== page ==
Contribution of Ih to neuronal damage in the hippocampus after traumatic brain injury in rats

Ping Deng, Zao C. Xu

Research output: Contribution to journalArticle

11 Scopus citations


Traumatic brain injury (TBI) causes selective neuronal damage in the hippocampus; however, the underlying mechanisms are still unclear. Post-traumatic alterations of ion channel activity, which actively regulate neuronal excitability and thus impact on excitotoxicity, may be involved in TBI-induced neuronal injury. Here we report that hyperpolarization-activated cation current (Ih) contributes to the distinct vulnerability of hippocampal neurons in TBI. In a rat model of controlled cortical injury, moderate TBI produced neuronal death of both hippocampal CA3 neurons and mossy cells in the hilus, but not CA1 pyramidal cells. Treatment with lamotrigine, which enhances dendritic Ih, ameliorated TBI-induced neuronal damage to CA3 neurons and mossy cells. In contrast, intraventricular administration of Ih channel blocker caused cell death in the CA1 region after TBI. Whole-cell recordings revealed that, differently from CA3 neurons, CA1 pyramidal cells expressed larger Ih and exhibited a post-traumatic increase of Ih amplitude. Moreover, blocking Ih led to an increase of neuronal excitability, with greater effects seen in post-traumatic CA1 pyramidal cells than in CA3 neurons. In addition, the Ih in mossy cells was dramatically inhibited early after TBI. Our findings indicate that differential changes of Ih in hippocampal neurons may be one of the mechanisms of selective cell death, and that an enhancement of functional Ih may protect hippocampal neurons against TBI.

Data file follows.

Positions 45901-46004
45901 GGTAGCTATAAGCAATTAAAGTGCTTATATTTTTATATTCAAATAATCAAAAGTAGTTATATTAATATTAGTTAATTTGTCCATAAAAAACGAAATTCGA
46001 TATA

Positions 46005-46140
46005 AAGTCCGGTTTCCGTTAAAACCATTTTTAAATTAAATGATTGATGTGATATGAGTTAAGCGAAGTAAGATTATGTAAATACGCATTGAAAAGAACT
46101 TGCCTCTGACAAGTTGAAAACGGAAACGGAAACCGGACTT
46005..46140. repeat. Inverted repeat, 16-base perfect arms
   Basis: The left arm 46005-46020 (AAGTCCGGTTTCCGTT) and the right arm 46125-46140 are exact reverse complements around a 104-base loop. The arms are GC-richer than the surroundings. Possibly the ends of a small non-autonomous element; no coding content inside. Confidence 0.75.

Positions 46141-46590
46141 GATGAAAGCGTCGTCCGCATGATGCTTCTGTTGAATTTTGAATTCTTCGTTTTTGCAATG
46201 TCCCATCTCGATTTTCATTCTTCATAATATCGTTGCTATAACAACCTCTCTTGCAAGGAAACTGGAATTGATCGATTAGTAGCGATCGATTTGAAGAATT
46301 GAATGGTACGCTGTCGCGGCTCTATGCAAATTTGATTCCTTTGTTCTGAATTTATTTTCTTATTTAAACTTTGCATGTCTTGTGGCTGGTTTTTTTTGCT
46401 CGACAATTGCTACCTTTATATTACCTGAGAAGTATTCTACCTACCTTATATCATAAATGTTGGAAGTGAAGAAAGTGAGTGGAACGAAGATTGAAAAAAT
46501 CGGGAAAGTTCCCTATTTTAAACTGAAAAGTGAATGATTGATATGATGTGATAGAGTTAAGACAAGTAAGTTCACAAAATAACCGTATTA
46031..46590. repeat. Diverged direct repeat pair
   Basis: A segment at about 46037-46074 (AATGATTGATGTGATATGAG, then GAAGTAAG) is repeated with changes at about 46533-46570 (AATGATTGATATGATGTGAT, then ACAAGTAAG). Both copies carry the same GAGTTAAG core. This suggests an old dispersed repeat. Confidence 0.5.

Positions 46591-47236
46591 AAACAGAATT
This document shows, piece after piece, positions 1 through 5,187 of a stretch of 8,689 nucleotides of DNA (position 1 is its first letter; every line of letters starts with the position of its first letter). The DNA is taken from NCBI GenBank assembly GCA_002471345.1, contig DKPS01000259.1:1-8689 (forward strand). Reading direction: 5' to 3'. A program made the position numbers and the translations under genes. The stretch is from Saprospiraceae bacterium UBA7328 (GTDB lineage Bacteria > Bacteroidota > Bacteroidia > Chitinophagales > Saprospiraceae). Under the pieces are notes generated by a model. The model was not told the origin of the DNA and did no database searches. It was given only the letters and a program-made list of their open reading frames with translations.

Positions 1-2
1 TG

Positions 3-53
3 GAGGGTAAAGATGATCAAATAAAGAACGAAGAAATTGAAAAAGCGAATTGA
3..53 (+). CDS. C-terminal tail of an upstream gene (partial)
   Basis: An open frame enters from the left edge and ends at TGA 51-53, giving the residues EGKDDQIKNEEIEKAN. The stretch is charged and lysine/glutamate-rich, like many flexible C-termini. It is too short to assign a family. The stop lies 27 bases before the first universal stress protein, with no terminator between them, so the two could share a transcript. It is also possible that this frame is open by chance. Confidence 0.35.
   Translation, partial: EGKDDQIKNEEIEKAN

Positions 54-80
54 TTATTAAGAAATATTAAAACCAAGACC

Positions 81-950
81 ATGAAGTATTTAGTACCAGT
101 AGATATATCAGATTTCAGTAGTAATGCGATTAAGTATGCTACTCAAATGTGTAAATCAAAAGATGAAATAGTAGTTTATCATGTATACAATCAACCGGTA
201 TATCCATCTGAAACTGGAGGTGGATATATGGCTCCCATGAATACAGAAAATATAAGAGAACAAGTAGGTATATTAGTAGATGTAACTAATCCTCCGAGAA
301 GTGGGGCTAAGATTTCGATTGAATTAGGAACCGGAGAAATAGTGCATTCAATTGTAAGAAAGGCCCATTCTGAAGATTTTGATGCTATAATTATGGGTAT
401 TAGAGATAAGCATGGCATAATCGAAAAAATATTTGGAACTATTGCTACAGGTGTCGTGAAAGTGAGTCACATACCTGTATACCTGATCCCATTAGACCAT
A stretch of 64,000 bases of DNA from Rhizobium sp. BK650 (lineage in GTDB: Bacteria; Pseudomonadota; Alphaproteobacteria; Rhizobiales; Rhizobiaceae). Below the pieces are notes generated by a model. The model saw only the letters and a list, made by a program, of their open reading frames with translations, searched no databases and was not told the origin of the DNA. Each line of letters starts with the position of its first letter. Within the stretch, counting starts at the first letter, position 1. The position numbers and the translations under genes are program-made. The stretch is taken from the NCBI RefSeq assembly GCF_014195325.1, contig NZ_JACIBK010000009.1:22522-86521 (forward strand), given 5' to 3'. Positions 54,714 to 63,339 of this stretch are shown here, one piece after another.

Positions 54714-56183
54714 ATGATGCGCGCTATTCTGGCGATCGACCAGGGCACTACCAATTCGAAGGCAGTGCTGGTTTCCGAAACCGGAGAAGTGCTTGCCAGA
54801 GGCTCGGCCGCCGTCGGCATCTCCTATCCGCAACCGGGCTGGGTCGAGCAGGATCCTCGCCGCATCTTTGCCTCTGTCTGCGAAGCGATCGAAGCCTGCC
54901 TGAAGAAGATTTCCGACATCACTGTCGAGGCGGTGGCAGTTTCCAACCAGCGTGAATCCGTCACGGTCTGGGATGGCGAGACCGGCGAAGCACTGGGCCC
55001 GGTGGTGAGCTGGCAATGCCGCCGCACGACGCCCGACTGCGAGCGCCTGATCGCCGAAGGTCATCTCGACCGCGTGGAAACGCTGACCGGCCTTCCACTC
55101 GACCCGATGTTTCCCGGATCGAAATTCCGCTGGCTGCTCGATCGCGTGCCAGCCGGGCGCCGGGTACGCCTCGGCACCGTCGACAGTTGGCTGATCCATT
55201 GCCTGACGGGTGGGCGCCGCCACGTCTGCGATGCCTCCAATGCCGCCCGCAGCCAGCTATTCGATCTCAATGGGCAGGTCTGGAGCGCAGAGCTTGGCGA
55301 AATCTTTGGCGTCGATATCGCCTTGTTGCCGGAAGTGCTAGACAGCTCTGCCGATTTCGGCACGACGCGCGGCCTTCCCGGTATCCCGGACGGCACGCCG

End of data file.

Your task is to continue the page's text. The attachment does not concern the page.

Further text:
Original languageEnglish (US)
Pages (from-to)1173-1183
Number of pages11
JournalJournal of neurotrauma
Issue number7
StatePublished - Jul 1 2011


  • HCN channel
  • hilar cell
  • neuronal excitability
  • neuroprotection
  • trauma

ASJC Scopus subject areas

  • Clinical Neurology

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